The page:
Trump’s GOP Primary Support Has Ebbed Ahead of Potential 2024 Announcement
Former President Donald Trump is poised to launch his third presidential bid with the bulk of the Republican Party’s electorate behind him, boosted by his handling of the economy and illegal immigration and his pugilistic posture toward the Democrats.
However, the most recent Morning Consult surveys show signs of erosion in that support, and with Florida Gov. Ron DeSantis waiting in the wings with his own potential campaign, a new experiment testing candidate traits suggests the former president’s age, obsession with social media and behavior following his 2020 loss are weighing on potential primary voters who aren’t currently planning to back him or DeSantis.
How Trump’s faring in the 2024 primary
The latest survey found Trump is backed by 48% of potential Republican primary voters, down from a 57% high reached in August after he was in the spotlight for the House’s Jan. 6 investigation and the Federal Bureau of Investigation's raid of his Mar-a-Lago home — an energizing event for GOP voters.
Trump’s 2024 Support Has Dipped in Recent Months
The 9-percentage-point decline in support for the former president among potential GOP primary voters appears to be benefiting DeSantis, the Florida Republican who has emulated much of Trump’s political style and looks to be his biggest threat to another nomination. Since the August survey, DeSantis’ first-choice support among the GOP electorate has increased, from an 18% low to a 26% high in the latest survey.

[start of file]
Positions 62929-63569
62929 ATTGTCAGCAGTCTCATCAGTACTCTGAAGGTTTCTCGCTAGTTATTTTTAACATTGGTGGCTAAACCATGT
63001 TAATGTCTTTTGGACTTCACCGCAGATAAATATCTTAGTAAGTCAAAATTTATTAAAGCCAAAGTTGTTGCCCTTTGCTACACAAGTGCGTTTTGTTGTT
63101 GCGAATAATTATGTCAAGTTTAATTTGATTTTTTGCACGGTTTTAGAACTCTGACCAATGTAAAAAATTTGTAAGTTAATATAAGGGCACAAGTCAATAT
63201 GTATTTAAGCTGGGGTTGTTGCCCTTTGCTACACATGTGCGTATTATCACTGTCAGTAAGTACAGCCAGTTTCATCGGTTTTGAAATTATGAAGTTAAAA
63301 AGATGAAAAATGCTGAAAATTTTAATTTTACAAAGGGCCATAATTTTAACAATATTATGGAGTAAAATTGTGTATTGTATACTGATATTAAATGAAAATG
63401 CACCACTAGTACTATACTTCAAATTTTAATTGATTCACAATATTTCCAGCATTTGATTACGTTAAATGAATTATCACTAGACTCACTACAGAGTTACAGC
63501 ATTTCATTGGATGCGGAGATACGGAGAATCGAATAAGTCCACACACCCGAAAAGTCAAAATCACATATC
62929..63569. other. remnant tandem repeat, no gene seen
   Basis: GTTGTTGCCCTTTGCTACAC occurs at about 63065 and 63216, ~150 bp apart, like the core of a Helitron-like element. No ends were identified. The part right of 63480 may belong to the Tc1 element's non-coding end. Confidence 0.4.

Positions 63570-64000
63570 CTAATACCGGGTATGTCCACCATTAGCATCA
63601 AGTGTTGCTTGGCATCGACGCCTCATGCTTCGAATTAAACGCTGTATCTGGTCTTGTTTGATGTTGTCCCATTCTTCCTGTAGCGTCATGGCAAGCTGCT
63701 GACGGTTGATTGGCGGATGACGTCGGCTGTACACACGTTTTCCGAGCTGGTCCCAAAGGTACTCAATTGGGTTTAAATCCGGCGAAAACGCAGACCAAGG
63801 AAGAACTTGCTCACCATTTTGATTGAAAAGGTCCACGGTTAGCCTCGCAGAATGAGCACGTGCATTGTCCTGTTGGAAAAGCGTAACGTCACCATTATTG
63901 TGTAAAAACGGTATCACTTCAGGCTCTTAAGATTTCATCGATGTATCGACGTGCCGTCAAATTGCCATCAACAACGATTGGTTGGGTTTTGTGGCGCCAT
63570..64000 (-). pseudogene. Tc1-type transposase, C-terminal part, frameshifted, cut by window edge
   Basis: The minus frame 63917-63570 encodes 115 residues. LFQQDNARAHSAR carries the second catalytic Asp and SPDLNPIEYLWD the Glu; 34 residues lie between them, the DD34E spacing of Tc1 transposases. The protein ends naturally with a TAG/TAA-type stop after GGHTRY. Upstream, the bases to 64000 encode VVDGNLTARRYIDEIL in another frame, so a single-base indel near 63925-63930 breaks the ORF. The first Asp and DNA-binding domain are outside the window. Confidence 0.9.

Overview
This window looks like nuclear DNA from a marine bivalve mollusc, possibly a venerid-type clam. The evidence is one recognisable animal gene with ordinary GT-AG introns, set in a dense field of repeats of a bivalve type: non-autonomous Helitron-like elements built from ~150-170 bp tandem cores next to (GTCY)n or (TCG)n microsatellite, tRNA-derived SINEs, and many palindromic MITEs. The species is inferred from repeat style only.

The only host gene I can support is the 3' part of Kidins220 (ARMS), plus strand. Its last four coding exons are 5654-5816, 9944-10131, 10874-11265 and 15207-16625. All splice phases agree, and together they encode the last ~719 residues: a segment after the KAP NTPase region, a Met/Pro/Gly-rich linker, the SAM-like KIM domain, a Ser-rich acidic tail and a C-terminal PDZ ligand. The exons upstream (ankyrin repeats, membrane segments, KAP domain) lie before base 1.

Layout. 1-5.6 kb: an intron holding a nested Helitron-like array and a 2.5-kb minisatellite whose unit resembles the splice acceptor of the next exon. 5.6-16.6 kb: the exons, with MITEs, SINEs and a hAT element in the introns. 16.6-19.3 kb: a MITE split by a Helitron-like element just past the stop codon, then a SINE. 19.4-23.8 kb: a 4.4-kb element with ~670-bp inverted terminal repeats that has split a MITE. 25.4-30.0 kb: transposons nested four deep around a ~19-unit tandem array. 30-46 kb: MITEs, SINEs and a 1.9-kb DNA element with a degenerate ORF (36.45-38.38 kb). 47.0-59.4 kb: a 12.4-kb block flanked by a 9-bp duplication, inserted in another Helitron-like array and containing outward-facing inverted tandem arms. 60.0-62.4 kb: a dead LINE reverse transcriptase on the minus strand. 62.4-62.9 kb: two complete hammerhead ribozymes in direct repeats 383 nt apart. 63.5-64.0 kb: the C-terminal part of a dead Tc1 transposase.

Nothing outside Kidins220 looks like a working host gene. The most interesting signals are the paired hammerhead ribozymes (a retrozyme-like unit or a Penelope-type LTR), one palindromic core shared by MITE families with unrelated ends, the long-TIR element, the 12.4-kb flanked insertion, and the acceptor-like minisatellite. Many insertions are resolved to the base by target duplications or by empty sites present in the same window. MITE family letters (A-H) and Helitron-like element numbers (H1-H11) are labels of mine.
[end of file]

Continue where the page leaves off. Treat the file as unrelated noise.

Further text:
Despite the seemingly inverse fortunes of the two men, should they decide to run against each other, Trump and his potential heir apparent are pulling from slightly different parts of the Republican primary electorate. For example, the average Trump-supporting potential primary voter is slightly more likely to be a woman, a person of color or lack a college education, while the average DeSantis backer is more likely to hail from the suburbs, live in a higher-income household and be of retirement age.
Non-Trump Backers Are More Educated and Likely to Live in the Suburbs
And then there’s the 26% of the Republican electorate that isn’t backing either of them at this early stage. This group of voters — a third of whom no longer want Trump to play a role in the party — shares a similar gender and educational makeup to the DeSantis base, while their age, household income, community and racial identity aligns more closely with the average Trump supporter, suggesting they may eventually split their allegiances, which could work to Trump’s advantage.
How voters who don’t back DeSantis or Trump see things
The latest figures — collected more than a year before the first primary votes will be cast in the GOP’s 2024 contest — could obviously change: The Nov. 2-7 survey was conducted before Trump used an election eve appearance on the campaign trail in Ohio to tease plans for a “very big” Nov. 15 announcement, and before Republicans underperformed high expectations in the midterm elections on the same day DeSantis ran well ahead of Trump’s margins in his state.
But at this early point, and even before the results of the 2022 elections came into view, potential 2024 GOP primary voters who aren’t supporting Trump or DeSantis ascribed conflicting sentiments toward the former president while appearing less certain about the Florida governor.